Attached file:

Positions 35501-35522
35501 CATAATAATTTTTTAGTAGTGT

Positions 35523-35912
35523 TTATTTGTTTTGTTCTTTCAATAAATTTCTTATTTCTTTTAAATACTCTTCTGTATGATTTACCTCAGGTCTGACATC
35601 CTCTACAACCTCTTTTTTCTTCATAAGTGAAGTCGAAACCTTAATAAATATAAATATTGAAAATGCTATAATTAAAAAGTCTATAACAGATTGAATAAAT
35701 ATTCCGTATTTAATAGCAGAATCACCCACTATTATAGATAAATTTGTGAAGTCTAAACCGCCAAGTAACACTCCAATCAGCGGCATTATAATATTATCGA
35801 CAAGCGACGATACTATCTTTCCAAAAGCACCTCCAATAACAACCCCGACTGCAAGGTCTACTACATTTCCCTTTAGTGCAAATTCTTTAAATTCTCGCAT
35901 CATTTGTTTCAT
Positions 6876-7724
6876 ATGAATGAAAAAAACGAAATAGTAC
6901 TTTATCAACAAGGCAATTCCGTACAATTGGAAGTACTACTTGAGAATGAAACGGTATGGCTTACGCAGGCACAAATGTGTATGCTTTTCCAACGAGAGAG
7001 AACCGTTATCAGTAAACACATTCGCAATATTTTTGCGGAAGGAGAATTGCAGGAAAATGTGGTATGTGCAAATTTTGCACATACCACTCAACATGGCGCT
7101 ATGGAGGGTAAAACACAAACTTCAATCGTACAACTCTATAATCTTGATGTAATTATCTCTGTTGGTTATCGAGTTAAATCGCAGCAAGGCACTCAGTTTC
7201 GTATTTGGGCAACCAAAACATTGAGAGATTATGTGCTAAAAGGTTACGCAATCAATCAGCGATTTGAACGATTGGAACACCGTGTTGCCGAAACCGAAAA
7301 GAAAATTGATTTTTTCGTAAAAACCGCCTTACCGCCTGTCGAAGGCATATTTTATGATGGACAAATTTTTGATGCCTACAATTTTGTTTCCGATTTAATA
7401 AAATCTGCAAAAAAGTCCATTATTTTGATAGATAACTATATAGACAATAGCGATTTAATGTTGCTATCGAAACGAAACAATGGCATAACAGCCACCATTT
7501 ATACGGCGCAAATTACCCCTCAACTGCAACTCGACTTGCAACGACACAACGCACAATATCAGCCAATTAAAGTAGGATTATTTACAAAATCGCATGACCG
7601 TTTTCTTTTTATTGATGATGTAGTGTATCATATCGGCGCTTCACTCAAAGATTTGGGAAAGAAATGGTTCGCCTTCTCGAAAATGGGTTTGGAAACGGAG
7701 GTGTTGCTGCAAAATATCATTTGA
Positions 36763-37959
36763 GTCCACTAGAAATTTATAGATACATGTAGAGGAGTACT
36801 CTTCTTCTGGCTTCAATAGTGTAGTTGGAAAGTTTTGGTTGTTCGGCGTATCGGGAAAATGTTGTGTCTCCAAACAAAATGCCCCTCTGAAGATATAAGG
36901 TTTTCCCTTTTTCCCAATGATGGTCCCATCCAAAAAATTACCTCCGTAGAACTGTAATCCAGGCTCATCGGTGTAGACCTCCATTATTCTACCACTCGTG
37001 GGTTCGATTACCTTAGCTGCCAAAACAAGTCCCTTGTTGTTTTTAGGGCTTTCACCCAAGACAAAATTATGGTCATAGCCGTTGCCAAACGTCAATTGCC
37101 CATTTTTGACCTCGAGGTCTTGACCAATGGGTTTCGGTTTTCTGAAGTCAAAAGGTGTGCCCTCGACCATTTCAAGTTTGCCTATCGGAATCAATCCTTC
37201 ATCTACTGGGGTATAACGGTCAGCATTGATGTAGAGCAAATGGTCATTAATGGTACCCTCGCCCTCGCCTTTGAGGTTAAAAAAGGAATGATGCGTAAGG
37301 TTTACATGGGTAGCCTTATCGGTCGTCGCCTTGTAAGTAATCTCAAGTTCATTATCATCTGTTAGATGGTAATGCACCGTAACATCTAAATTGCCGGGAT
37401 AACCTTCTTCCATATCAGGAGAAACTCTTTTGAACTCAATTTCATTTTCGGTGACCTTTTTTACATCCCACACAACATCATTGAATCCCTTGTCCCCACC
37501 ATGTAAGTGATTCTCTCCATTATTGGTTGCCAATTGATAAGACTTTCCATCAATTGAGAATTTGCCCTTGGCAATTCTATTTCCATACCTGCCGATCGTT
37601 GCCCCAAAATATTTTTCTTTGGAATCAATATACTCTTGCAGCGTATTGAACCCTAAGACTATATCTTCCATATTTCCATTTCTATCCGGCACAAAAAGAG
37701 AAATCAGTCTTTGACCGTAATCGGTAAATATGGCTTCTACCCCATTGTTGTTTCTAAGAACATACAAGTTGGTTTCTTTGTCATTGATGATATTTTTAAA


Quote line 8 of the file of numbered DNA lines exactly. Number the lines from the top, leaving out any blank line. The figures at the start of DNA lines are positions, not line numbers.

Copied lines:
35901 CATTTGTTTCAT